The Top Mistakes Developers Make When Using Python for Big Data Analytics

Table of Contents

Karolina Alexiou
Karolina Alexiou is a software developer, passionate about building systems, learning new technologies, Python and DevOps. She currently works at a Zurich based Big Data startup, where she has honed her Python skills for building data analysis and data management solutions.


1 Introduction

Python is a language universally praised for cutting down development time, but using it efficiently for data analysis is not without its pitfalls. The same features that make development easy in the beginning (dynamic, permissive type system) can be the downfall of large systems; and confusing libraries, slow running times and not designing with data integrity in mind can quickly eat up development time instead.

This article will cover the most common time wasters encountered when working with Python and Big Data and provide suggestions to get back on track and spend time on what really matters: using creativity and scientific methods to generate insights from vast amounts and diverse types of data.

2 Mistake #1: Reinventing the wheel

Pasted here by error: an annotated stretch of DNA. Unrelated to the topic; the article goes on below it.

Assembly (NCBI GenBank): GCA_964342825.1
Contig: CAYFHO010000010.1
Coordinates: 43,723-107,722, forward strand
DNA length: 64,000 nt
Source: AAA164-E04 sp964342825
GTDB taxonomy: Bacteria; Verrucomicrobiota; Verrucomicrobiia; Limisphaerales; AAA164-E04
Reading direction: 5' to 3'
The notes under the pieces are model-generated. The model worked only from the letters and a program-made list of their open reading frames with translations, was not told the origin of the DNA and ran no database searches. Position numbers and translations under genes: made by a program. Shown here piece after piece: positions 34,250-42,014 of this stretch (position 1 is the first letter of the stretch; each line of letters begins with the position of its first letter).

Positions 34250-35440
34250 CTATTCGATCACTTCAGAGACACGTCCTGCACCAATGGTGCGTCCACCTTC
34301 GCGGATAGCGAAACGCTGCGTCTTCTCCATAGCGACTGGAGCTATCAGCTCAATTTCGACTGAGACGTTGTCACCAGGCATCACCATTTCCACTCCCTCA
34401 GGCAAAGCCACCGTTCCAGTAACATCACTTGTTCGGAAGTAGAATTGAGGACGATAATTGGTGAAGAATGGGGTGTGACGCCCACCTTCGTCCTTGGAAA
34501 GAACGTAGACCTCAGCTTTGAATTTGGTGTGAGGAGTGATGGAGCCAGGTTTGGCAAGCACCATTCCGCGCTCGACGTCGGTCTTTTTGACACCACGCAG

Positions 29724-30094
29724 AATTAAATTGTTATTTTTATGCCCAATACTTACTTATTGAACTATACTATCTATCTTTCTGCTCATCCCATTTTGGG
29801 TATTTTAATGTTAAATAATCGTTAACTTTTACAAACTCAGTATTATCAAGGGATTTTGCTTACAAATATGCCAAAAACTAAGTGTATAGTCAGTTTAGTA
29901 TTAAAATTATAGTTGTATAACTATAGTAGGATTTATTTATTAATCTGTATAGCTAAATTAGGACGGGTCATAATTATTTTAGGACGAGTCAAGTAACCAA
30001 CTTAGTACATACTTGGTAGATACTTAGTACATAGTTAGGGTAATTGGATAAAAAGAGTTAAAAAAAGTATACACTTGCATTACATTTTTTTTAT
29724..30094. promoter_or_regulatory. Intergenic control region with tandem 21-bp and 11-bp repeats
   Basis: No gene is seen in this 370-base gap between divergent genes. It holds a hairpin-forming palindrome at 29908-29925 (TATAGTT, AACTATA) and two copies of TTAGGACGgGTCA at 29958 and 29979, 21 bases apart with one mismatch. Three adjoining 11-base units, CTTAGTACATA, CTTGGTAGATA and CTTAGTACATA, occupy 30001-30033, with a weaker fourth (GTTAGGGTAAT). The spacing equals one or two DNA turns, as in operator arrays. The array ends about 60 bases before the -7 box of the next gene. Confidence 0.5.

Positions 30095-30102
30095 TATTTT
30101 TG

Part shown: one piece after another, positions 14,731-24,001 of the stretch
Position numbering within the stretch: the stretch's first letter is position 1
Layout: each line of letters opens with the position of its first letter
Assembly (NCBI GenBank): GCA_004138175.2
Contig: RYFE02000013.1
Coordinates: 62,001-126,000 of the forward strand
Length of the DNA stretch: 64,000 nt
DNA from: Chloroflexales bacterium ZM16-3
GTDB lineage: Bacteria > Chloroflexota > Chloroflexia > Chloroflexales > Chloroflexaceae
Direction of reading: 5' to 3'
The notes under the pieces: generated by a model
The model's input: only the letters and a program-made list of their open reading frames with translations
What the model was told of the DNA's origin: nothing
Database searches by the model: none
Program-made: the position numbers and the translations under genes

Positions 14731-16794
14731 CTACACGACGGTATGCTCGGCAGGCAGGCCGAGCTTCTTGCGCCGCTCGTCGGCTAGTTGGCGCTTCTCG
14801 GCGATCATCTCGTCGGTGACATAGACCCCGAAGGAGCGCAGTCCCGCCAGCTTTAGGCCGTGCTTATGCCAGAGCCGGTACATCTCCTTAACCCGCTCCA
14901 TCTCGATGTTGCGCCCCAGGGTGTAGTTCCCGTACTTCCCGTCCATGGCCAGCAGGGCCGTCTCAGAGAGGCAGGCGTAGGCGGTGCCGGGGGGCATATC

The Python community is in a very good state when it comes to data analysis libraries that have rich functionality and have been extensively tested. So, why reinvent the wheel?

I see this a lot during code challenges where the candidate needs to load a CSV file into memory in order to work with it. Quite a few spend a large chunk of time writing custom CSV loading functions and invariably end up with a dictionary of dictionaries which is slow to query and difficult to transform. That leaves them with little time to impress with their ability to generate insights from data.

There truly is no reason to get bogged down with solving already-solved problems - spend a few minutes to do a Google search or ask a more experienced developer for suggestions for a data analysis library.